Research Theme 2
Understanding the critical drivers of tumour growth and the causes of resistance.
Both genetic and epigenetic alterations are at the basis of tumour development and the acquisition of resistance to treatment. The epigenetic makeup of the “cell of origin” may also strongly influence tumour development. The challenge is to identify these critical genetic and epigenetic alterations and to understand the underlying biology in order to design more effective interventions.
- Uncovering drivers and causes of resistance – Using genome-wide genetic screens that employ CRISPR/Cas9 technology in well-established model systems, we aim to identify driver genes of tumour growth and drug resistance. We will focus on epigenetic alterations and their underlying mechanisms, as these are, in theory, reversible.
- Studying driver defects in tumour samples – Using state-of-the-art sequencing technologies we will create longitudinal catalogues of genetic variants in well-defined tumour samples. This will allow the identification of driver and passenger mutations and whether these were acquired during treatment.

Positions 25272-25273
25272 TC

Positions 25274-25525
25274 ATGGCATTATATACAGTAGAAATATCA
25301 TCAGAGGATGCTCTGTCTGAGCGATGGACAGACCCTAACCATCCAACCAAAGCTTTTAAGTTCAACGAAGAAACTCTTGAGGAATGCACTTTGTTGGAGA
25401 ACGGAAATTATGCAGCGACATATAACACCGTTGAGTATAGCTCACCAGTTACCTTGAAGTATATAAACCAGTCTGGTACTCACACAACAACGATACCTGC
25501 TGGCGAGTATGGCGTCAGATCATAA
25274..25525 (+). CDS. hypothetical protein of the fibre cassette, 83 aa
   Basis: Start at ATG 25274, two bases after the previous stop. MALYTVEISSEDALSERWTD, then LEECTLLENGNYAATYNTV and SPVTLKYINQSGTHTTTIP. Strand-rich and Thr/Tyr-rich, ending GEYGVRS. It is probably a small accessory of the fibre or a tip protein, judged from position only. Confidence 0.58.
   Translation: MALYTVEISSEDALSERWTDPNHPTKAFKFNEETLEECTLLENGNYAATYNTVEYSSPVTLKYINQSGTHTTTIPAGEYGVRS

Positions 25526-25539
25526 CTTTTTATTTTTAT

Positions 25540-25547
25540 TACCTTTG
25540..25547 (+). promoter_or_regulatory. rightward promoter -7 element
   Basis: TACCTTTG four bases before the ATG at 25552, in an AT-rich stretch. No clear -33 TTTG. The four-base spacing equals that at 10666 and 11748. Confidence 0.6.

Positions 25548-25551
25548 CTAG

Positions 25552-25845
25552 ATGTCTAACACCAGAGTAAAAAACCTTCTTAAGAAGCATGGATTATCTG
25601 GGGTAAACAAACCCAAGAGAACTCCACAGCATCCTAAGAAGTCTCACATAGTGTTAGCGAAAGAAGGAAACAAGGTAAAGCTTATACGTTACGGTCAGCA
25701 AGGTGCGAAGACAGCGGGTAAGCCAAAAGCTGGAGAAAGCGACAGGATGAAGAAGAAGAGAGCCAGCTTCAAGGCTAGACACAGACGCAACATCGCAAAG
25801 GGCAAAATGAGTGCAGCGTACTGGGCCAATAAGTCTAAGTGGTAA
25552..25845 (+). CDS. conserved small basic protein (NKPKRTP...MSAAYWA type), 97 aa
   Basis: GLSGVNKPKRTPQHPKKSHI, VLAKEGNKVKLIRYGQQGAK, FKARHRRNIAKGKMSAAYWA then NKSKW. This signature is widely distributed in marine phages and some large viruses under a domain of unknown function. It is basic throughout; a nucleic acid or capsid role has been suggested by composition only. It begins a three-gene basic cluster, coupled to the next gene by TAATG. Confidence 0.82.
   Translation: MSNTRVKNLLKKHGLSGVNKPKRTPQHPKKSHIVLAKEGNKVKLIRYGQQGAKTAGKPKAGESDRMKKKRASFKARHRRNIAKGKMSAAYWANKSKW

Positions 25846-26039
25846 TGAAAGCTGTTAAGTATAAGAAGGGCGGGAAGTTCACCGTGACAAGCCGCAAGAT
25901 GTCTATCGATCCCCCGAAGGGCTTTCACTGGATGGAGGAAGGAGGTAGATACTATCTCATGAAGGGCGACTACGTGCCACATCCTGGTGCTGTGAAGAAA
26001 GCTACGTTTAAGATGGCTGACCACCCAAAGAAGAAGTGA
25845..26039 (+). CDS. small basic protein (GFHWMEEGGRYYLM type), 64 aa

- Developing bioinformatics tools – Improved omics technologies require further advances in integrated analysis methods. Integrated analyses of shared worldwide data sets with newly developed tools may result in the identification of new therapeutic targets.
- Validating of new drivers – Drivers we have identified in aims 1-3 will be validated using CRISPR/Cas9 gain- or loss-of-function experiments in vitro. Preclinical mouse models will be generated to study tumour formation and treatment in vivo.
Please find a more detailed description in our Strategic Plan.